But if I were about to spend $2,199 and had to choose between the two MacBook Pros -- one with Retina display, one without -- I'd figure out a way to make the Retina version work. It's lighter, thinner, and it has that stunning screen.

The Retina display

In case you're wondering, a 2880-x-1800-pixel screen has more than 5 million pixels. That's more than you're looking at on the 27-in. iMac or even a high-end HDTV -- and when you pack those pixels into a 15-in. display, you get a level of sharpness and seriously rich color saturation heretofore unseen.

As soon as this MacBook Pro arrived, a co-worker called up photos from a recent trip to Greece. We both marveled at how good they looked, particularly given the subtle vibrancy of the colors. The same is true when viewing high-definition videos. Video looks as luscious as film. And text is impossibly sharp in text documents.

Best of all, you have a choice of resolutions, depending on how strong your eyes are and how big or small you want on-screen elements to look. The standard resolution out of the box is 1440-x-900 pixels, the same as other 15-in. MacBook Pros. But apps that haven't been updated to take advantage of the new technology can look a little pixelated at that resolution, especially with text.

Since I love, love, love higher resolutions, I immediately switched to the highest available: 1920-x-1200 pixels, the same as on my 17-in. MacBook Pro. At that resolution, everything looks sharp, whether the app has been updated or not. Yes, menu bars and screen icons get a little smaller, but the trade-off is worth it.

You can also drop the resolution to 1024 x 768 pixels, or 1280 x 800, which could be useful for someone with impaired vision, since doing so makes everything on the screen larger. All of the resolution options are detailed in the Displays preference pane; pick the one you want and the change takes about a second, no logging out or restarting required.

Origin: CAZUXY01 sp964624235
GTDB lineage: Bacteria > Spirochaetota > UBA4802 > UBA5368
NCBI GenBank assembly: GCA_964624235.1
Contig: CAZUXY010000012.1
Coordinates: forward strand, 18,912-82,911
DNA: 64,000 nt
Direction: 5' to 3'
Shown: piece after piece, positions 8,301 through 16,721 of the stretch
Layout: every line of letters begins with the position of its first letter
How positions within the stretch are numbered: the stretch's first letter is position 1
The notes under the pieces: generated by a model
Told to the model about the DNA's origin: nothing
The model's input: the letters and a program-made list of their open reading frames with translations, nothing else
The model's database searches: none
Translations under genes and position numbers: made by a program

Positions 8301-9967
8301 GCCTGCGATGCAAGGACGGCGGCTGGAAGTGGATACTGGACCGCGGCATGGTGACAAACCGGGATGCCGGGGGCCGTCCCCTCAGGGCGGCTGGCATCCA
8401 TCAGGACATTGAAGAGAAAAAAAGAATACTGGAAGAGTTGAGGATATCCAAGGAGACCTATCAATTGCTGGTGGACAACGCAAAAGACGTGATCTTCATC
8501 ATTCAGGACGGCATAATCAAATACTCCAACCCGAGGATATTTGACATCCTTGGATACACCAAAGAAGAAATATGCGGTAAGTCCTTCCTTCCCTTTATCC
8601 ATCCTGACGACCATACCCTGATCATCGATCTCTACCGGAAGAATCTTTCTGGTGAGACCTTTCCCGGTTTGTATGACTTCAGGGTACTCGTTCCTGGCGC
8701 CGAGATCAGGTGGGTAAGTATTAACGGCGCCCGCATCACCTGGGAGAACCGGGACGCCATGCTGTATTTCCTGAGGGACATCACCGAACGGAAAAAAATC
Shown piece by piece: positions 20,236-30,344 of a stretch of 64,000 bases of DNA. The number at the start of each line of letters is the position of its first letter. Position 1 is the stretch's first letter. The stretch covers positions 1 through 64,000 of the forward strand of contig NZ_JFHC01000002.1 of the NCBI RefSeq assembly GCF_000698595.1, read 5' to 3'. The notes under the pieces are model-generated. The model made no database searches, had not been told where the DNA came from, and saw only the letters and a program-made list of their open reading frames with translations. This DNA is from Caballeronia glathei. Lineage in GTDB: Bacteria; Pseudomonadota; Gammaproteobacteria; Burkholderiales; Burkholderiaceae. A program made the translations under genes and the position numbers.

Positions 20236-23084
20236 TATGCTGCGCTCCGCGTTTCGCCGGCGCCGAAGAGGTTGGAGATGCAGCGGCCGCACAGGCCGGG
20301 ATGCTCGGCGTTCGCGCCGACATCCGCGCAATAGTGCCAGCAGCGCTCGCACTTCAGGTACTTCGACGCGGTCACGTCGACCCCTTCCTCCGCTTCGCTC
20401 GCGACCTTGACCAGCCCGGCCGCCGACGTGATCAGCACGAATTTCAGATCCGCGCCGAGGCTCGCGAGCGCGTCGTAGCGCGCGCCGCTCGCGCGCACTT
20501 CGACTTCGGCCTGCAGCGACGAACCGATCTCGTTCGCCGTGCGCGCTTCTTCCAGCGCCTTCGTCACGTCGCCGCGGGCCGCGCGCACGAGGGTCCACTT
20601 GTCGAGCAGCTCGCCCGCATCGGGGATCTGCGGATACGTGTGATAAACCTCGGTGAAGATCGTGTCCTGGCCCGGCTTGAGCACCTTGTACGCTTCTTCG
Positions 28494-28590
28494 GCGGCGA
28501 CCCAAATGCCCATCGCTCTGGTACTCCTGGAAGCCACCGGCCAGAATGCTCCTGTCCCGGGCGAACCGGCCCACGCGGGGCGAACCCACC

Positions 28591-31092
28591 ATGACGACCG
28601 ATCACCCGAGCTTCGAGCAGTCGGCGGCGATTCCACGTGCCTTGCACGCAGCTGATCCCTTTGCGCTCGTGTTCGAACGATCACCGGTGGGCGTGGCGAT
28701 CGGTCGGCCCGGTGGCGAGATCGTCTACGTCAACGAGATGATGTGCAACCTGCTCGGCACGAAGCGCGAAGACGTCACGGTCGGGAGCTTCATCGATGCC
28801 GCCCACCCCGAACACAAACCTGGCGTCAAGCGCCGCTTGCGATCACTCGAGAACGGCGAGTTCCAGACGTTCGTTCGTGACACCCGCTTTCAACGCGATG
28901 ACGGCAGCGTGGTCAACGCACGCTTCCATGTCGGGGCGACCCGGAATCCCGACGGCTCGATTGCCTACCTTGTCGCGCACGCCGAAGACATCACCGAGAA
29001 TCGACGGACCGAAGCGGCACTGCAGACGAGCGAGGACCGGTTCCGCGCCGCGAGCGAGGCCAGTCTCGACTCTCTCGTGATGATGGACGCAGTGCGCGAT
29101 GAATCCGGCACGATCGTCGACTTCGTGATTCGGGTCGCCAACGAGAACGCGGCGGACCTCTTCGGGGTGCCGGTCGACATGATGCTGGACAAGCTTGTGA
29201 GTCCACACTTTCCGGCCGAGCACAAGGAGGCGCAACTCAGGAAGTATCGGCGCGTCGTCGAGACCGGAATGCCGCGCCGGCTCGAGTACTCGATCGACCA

One resolution not readily available, ironically enough, is 2880 x 1800. It can be done, if you want to download a third-party utility and run it. (Switching back to an Apple-supported resolution is as easy as opening the Display preferences pane and choosing one of the options there.) But on-screen icons and text are awfully small at that resolution.

Although Apple markets this screen as a Retina display -- its term for a screen where your eye can't discern individual pixels -- the pixels-per-inch (ppi) count is actually lower than the screens on the iPhone and the new iPad. The MacBook Pro Retina display offers 220ppi; the iPad, which was unveiled in March, delivers 264ppi; and the iPhone packs those pixels in the tightest, with 326ppi. Since you tend to view a laptop or tablet from further away than the iPhone, the difference isn't noticeable.

The new display also shows less glare than before, which is important if you're outdoors or in an office with bright overhead lights or sunny windows.

Other changes

One thing that's missing: the optical drive. Ever since Apple unveiled the first MacBook Air in 2008 sans a built-in drive, it seemed natural that the company would eventually follow suit with its other laptops. I'm surprised Apple waited this long. So don't be surprised if other MacBook Pros are similarly downsized over the next year or two, shedding not only the drive, but the weight. This particular model weighs less than 4.5 pounds and is noticeably thinner than past models.